I would have liked to see the special exhibit on the Doughboys of World War I, but I wanted to see the historic homes outside first and by the time I was finished, I was a bit worn out.  Sometimes you can’t see it all, but I will share about the center’s historic home exhibits next!

Virginia 2015: Fredericksburg Historic Homes

Day 9: Monday, October 12, 2015

Our morning in Fredericksburg started off with a tour of the Hugh Mercer Apothecary. It is restored to the 1771 period, when Hugh Mercer actually lived and worked here before joining the Revolutionary War. Mercer was born in Aberdeenshire, Scotland (near where some of my relatives lived) and was present at the Battle of Culloden, another place I have visited in my travels.  After living as a fugitive in his homeland, he was able to escape to America, and eventually made his way to the Virginia colony.

Hugh Mercer Apothecary - they didn't allow photos inside

Hugh Mercer Apothecary – they didn’t allow photos inside

An apothecary, if you don’t know, is a pharmacy. The druggist used a combination of proven medicine and folk remedies to treat and heal the sick. As we know now, some treatments worked, some didn’t.

Hugh Mercer owned the shop for 15 years.

Hugh Mercer owned the shop for 15 years.

The docents at the apothecary go full “period” during their tour. By that I mean, they live and breathe their roles as assistants in the centuries old apothecary. The tour starts out with a broad overview of all the various herbs and medicinal substances, from alum for cough to crab’s claw for indigestion and upset stomach. They explained the unpleasant side effects of various treatments, from exhaustion after being bled to all out poisoning from substances we know to be toxic today.

The apothecary’s docents also showed us the surgical side of the business, including several live medicinal leaches, and instruments for extracting teeth, and even doing cataract surgery. Did you know they had cataract surgery dating back to Roman times?! The surgery involved cutting the cataract away from the lens and letting it fall to the bottom of the eyeball. You were already blind by the time you got the surgery, so really, what did you have to lose? Cringe…

Sadly, Hugh Mercer died during the Revolutionary War, so he never did return to his apothecary…

I worried that Jon would be irritated by the period docents, but he listened patiently, and told me afterwards that he found the museum fascinating. I thought it was really well done, and they gave you a lot of information in an engaging way. Sadly, they didn’t allow photos inside, but I would say it is one of the best tours I have been on!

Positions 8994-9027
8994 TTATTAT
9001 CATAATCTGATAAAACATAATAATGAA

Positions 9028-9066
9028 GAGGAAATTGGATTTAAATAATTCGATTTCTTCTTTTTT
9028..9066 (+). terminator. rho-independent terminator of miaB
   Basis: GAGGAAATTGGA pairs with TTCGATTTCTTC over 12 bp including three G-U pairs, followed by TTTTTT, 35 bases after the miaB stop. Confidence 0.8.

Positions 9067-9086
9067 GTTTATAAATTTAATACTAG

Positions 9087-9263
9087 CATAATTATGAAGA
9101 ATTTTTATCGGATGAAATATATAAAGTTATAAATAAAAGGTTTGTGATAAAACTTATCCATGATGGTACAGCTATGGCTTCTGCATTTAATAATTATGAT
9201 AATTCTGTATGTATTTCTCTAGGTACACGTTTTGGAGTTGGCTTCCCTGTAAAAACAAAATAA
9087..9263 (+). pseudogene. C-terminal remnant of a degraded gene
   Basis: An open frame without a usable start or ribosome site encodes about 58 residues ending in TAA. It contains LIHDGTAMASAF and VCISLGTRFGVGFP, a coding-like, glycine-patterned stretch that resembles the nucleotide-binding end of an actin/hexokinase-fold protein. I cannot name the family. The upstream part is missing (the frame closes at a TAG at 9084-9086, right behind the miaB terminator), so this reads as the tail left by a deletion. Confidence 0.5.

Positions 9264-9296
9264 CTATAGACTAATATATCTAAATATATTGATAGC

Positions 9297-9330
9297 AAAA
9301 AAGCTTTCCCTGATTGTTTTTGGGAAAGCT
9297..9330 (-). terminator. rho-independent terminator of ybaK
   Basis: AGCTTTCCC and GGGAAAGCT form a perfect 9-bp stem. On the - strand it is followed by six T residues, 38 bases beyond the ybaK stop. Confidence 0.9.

After the apothecary, we headed a couple of blocks over to visit the Mary Washington House. We got there a few minutes late for the tour, but they let us sneak in and then sit in on the beginning of the next one to catch what we missed. The house was the retirement home of Mary Ball Washington, George Washington’s mother. He bought the house for her so she could be closer to family – both his brother and sister lived in Fredericksburg.

The Mary Ball Washington House

The Mary Ball Washington House

Mary lived in the home for 17 years, before she finally died of breast cancer; between 1772 and her death in 1789. Interestingly, she was a customer of the apothecary just a few streets away.  The museum doesn’t mention when Mary’s home was built, but it was an existing home when George Washington purchased it, although he did renovate and enlarge it for his mother.

Mary Ball Washington lived here between 1772 and 1789.

Mary Ball Washington lived here between 1772 and 1789.

After Mary died, the home went through a series of owners, and was finally saved by Preservation Virginia in 1889, when there was talk of disassembling the home to ship it to the 1893 World’s Fair. What was up in the Victorian age – why were they so interested in shipping all of their historic buildings to World’s Fairs? Sigh…

At any rate, the home was saved, and visitors can see where Mary lived in the last years of her life. Most of the furnishings are period, but not hers, although they do have her beautiful mirror and some of her dishes. In the back, the original kitchen and slave quarters have been restored as well.

The kitchen of the Mary Ball Washington House - this is an original kitchen.

The kitchen of the Mary Ball Washington House – this is an original kitchen.

This was another tour with period docents, although they didn’t work as hard to remain in period. The Mary Washington House also doesn’t allow photos inside, and like the Hugh Mercer Apothecary they didn’t have postcards of the interior either! That was a disappointment.

After our two historic tours, Jon and I got lunch at a restaurant called Cantiglia’s in downtown Fredericksburg. Jon had a steak salad and I went with the more carb-loaded Chicken Parmesan Sub sandwich. It was sooooo good!